CHRISMED Journal of Health and Research

: 2015  |  Volume : 2  |  Issue : 4  |  Page : 376--378

Testicular abscess as an unusual presentation of Salmonella typhi

Sophia Garg1, Francis Katumalla2, Amit Tuli2, Kim Mammen2,  
1 Department of Surgery, Christian Medical College and Hospital, Ludhiana, Punjab, India
2 Department of Urology, Christian Medical College and Hospital, Ludhiana, Punjab, India

Correspondence Address:
Francis Katumalla
Department of Urology, Christian Medical College and Hospital, Ludhiana - 141 008, Punjab


Salmonella is a large genus of Gram-negative bacilli within the family Enterobacteriaceae. It commonly causes infection involving the intestine as well as extraintestinal organs such as meninges, lungs, urinary tract, bones, and vessels, however, it rarely involves the genitalia. Review of literature shows only a few case reports of bacteriologically proven testicular abscess, most commonly due to nontyphoidal Salmonella. We report a case of a 68-year-old gentleman with testicular abscess due to Salmonella typhi with no systemic signs and symptoms.

How to cite this article:
Garg S, Katumalla F, Tuli A, Mammen K. Testicular abscess as an unusual presentation of Salmonella typhi.CHRISMED J Health Res 2015;2:376-378

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Garg S, Katumalla F, Tuli A, Mammen K. Testicular abscess as an unusual presentation of Salmonella typhi. CHRISMED J Health Res [serial online] 2015 [cited 2020 Jun 2 ];2:376-378
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Salmonella is a large genus of Gram-negative bacilli within the family Enterobacteriaceae. It has over 2500 serotypes and more than 200 serotypes are pathogenic to humans, in whom they cause a wide spectrum of illness from gastroenteritis to localized infections and/or bacteremia.[1] While Salmonella typhi and Salmonella paratyphi cause systemic illness, the vast majority of pathogenic Salmonella strains cause gastroenteritis and others localized infections. Here, we report a case of localized testicular infection caused by Salmonella typhi: An unusual mode of presentation and emphasize the importance of the microbiological investigation in such cases.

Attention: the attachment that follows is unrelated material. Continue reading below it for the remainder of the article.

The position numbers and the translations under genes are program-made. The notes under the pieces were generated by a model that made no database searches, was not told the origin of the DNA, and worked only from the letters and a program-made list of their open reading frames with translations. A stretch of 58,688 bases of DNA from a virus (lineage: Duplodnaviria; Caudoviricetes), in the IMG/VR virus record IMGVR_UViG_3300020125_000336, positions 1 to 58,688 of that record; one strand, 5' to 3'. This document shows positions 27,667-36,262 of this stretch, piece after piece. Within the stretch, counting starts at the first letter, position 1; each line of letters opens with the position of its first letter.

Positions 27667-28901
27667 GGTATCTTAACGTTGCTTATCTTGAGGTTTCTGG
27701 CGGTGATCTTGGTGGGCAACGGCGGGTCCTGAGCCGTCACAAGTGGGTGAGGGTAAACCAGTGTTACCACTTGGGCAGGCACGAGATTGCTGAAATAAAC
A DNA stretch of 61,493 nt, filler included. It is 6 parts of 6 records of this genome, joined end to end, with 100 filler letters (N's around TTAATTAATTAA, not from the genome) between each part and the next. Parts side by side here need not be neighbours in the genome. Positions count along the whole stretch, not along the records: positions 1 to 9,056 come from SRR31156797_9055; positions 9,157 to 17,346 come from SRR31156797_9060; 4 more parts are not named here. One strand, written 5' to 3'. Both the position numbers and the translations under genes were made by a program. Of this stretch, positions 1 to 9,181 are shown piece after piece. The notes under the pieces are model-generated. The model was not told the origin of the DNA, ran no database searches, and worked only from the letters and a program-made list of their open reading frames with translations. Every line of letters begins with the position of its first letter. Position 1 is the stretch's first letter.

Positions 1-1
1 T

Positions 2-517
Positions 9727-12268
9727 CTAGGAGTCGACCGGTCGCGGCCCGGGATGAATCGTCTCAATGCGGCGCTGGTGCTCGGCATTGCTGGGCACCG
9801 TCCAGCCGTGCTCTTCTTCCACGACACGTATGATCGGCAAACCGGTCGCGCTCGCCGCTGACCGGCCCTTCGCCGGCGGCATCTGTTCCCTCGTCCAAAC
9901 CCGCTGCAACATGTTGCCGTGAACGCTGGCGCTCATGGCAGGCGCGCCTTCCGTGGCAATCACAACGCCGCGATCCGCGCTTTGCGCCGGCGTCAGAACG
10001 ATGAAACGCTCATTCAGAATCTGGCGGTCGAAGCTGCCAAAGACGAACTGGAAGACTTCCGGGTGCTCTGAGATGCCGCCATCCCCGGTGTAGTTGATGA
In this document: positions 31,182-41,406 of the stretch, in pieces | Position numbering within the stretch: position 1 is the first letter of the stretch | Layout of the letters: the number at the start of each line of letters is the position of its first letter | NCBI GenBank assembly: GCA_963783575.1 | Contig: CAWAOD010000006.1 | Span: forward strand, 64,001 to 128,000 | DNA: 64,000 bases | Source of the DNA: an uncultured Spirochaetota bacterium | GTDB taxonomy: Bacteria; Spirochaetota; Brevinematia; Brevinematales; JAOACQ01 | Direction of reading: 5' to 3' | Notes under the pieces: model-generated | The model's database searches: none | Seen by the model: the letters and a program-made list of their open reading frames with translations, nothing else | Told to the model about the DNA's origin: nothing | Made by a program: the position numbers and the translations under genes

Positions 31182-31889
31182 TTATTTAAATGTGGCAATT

Case Report

A 68-year-old gentleman, a known case of Parkinsonism and type 2 diabetes mellitus since 5–6 years presented with complaints of swelling and pain in the left hemiscrotum for 10 days. He had a history of lower urinary tract symptoms and low-grade fever since 15 days. The fever subsided with antipyretics but recurred again. There is no history of contact with a typhoid case/carrier.

On examination, his vital signs were within normal limit. He had pin rolling tremors while the rest of the systemic examination was normal. Local examination revealed approximately 8 cm × 8 cm swelling in left hemiscrotum with normal overlying skin. It was firm, fluctuant, and tender on palpation. Regional lymph nodes were not palpable. His routine hematological and biochemical parameters were normal. Urine routine showed 1–2 pus cells. Urine culture and blood culture revealed no growth. Stool routine examination was normal. Ultrasound of the scrotum revealed 6.8 cm × 6.1 cm ill-defined heterogenous mass in left scrotal sac [Figure 1]. Left testis was visualized separately while left epididymis was not separately visualized. Magnetic resonance imaging (MRI) pelvis showed a bilobed peripherally enhancing paratesticular lesion involving left scrotal sac [Figure 2].{Figure 1}{Figure 2}